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One of the most notorious companies in Britain in any industry, never mind merely the travel industry, is Ryanair. The Irish low-cost airline headquartered in Dublin, Ireland has not always generated positive headlines, but its commercial success story shows no signs of abating. Ireland based company DPFOC has recently shared an insightful infographic showcasing Ryanair's journey.

Thirty Year Success Story

Ryanair website

The budget airline has just celebrated thirty years in the airline business, and even if its name is not always synonymous with high quality, even its detractors must surely recognise the wealth of its achievements. Starting out as just a regional carrier, Ryanair has steadily built its business up to the point today where it is a major force in European aviation.

What has been interesting with Ryanair is the way that the company has built up its image and online presence in recent years. Being ahead of the curve in its online presence, in common with many other issues related to the airline industry, Ryanair very much prioritised its website as a method of distributing tickets.

Recently, Ryanair has been attempting to re-establish itself in the world of third-party distribution. The airline spent a decade during which its website was the primary channel for selling Ryanair tickets. This meant that the budget airline was hugely focused on its online presence for many years, and this has served the growth of the company particularly well as e-commerce has become such a central part of Western culture in particular.

While it was a pioneer in the usage of web-based advertising and keyword buying, more recent years have seen the airline thoroughly commit itself to mobile and a prominent social media presence. The way that Ryanair has communicated through its social media platforms is an object lesson to many other travel-related businesses, with the airline choosing to portray a cheeky image which has often served it well throughout its advertising campaigns.

Internet focus

While other airlines took a more traditional approach to attracting custom, Ryanair's Internet-centric strategy worked out extremely well. Having launched its website in 2000, by 2004 Ryanair.com was the most successful travel website in Europe, and already responsible for over 90 percent of all Ryanair bookings.

But Ryanair is never a business to rest on its laurels, and in 2013 the company website was completely remodelled, with adverts removed completely, and the amount of clicks required to purchase a flight reduced massively from 17 to 5. Ryanair has always been about convenience and affordability, and continues to cultivate that image.

Ryanair has also moved with the times in terms of mobile engagement. The airline launched its first app in 2012, which cost £2.25 to download. But this was relaunched in July 2014 as a free version, and the budget airline is now aggressively targeting mobile customers. This would seem to be an extremely wise policy as has the Digital Tourism Think Tank has documented previously, the numbers of travellers utilising mobile before, during and after trips is increasing exponentially. It is claimed by Ryanair that flights can be booked using this app in just over one and a half minutes.  The company has also very much tapped into the trend for mobile boarding passes. The Ryanair application makes it possible for passengers to download boarding passes onto their smartphones.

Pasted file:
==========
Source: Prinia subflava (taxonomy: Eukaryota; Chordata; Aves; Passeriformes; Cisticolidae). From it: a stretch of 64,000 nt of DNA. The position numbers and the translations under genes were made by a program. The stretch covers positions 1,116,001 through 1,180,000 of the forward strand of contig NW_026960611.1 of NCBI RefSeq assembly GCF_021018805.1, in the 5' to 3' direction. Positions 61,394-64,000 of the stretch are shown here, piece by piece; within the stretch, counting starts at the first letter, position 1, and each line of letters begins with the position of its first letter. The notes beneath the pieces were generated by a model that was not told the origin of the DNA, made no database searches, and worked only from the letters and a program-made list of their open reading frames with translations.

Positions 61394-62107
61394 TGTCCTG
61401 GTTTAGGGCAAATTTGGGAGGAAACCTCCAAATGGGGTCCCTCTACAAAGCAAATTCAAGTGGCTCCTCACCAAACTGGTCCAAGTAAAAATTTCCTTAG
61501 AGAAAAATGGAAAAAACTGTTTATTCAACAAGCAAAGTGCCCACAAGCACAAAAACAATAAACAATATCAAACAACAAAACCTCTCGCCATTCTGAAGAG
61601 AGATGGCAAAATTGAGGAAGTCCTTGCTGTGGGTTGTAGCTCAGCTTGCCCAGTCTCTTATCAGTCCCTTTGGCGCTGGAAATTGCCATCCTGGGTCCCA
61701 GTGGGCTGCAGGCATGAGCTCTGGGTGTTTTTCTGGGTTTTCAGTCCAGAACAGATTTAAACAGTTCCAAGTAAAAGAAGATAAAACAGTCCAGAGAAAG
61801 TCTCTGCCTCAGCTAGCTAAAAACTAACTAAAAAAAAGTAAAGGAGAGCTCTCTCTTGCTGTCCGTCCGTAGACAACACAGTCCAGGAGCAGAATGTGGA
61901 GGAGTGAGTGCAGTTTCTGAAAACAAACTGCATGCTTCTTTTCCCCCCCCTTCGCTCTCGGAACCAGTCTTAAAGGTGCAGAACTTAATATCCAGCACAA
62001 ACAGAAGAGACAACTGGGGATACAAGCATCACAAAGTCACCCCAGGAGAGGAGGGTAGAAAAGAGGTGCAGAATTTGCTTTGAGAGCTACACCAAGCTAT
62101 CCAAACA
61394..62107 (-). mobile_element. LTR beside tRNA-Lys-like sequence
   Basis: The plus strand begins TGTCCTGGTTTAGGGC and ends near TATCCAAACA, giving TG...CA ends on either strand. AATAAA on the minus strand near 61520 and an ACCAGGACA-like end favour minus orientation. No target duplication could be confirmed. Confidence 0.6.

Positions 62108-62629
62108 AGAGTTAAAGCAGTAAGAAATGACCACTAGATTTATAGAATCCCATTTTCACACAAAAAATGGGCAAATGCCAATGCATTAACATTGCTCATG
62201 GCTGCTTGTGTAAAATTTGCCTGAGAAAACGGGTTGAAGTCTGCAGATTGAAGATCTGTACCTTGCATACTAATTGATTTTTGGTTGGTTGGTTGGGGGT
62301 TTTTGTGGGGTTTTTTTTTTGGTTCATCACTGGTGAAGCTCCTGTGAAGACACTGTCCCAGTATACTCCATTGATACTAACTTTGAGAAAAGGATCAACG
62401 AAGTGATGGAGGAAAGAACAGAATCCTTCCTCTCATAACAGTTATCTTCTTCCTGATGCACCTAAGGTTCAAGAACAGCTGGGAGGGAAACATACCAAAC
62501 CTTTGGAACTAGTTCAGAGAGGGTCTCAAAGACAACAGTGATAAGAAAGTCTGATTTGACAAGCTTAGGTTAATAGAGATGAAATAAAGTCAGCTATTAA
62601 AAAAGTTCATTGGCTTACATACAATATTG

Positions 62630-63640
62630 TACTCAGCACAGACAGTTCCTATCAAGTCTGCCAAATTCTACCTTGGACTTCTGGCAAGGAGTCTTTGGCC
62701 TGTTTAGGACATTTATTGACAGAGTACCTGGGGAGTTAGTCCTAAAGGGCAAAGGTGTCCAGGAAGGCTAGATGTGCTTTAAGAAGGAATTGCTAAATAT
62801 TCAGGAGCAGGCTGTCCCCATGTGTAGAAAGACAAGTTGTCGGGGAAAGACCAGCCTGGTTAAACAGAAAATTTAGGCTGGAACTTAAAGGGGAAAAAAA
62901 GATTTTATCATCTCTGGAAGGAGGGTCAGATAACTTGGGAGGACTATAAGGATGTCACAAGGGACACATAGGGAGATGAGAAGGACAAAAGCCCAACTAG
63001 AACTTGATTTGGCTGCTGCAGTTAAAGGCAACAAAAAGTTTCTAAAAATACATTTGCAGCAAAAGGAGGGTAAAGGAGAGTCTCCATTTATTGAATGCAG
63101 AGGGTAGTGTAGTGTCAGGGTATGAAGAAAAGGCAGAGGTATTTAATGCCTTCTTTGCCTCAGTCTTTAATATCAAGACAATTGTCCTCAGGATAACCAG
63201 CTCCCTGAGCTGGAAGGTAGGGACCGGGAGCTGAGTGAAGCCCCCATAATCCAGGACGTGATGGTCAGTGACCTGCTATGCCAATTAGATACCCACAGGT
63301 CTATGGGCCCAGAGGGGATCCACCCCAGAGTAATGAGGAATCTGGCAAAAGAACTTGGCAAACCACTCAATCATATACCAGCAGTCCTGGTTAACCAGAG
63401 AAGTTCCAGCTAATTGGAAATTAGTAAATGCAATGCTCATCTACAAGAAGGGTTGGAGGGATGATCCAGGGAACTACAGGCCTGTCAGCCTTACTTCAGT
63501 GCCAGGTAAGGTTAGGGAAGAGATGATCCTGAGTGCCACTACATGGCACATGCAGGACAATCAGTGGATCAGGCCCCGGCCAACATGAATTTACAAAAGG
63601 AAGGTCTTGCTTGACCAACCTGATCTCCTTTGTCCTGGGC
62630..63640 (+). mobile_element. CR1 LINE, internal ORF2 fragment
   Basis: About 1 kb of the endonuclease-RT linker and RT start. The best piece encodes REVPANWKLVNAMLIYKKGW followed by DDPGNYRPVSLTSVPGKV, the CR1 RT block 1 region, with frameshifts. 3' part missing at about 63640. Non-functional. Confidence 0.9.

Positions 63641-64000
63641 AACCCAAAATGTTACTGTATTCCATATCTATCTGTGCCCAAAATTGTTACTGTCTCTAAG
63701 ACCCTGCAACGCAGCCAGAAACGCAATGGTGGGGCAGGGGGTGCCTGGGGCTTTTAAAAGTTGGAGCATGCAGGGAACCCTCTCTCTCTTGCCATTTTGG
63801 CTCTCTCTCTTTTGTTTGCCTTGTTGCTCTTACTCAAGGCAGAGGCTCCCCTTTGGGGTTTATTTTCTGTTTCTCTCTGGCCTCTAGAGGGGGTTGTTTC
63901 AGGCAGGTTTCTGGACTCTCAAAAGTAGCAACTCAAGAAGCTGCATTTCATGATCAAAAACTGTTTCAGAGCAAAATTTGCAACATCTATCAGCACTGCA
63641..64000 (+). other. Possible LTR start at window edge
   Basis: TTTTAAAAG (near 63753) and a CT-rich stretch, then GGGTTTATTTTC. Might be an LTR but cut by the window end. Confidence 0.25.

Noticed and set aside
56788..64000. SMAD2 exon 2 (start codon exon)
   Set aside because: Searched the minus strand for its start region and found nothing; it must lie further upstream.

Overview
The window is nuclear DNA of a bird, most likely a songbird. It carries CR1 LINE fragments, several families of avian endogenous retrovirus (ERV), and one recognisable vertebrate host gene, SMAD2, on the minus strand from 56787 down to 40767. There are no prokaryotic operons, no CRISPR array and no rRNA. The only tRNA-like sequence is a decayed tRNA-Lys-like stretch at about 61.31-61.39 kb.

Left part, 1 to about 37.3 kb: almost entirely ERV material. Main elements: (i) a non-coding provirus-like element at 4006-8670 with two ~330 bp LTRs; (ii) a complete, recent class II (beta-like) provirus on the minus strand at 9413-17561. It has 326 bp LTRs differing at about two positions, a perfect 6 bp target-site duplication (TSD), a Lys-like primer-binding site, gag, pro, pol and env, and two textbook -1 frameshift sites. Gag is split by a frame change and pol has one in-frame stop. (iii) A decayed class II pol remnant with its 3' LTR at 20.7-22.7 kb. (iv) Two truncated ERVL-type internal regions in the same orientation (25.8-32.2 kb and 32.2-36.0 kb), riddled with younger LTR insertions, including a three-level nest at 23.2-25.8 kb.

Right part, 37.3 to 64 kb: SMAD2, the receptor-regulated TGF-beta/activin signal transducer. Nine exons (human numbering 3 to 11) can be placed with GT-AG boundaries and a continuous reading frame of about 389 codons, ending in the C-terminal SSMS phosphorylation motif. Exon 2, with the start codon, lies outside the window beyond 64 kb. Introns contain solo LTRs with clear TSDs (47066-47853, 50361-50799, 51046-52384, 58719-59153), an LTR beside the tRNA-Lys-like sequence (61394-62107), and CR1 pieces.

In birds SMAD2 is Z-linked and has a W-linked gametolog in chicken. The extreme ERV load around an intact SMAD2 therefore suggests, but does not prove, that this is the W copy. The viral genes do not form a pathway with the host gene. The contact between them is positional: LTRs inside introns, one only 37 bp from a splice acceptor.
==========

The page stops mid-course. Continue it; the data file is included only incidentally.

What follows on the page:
Ryanair has also steadily built up its social media profile to the level where it is comparable with most other airlines. There has been a particular focus on Twitter in this strategy, which would seem to match the somewhat flippant personality of its CEO Michael O’ Leary. At times, O’ Leary’s abrasive public comments have ensured that Ryanair has courted negative publicity, but overall the aggressive and ambitious intentions he has for his business have probably paid off more than they have detracted from his efforts.

Distinctive branding

But although Ryanair have been extremely successful in building up a distinctive brand and successful business, and their online strategy is generally to be admired, it hasn't been without quibbles and problems. When the newly revamped website was initially launched, an issue with rerouting traffic from previous web addresses ensured that Ryanair lost a significant amount of web hits. A consequence of this was that Ryanair’s organic ranking tumbled in April 2014. Although it has got back on track since then, this is an object lesson to other travel operators to ensure that new website functionality is operating perfectly before it goes live.

There are many lessons to be learned from the ascent of Ryanair, but the key ones for travel companies to really focus on are clearly and distinctively defining your brand, even if this flies in the face of existing trends, and placing an emphasis on online and mobile commerce.

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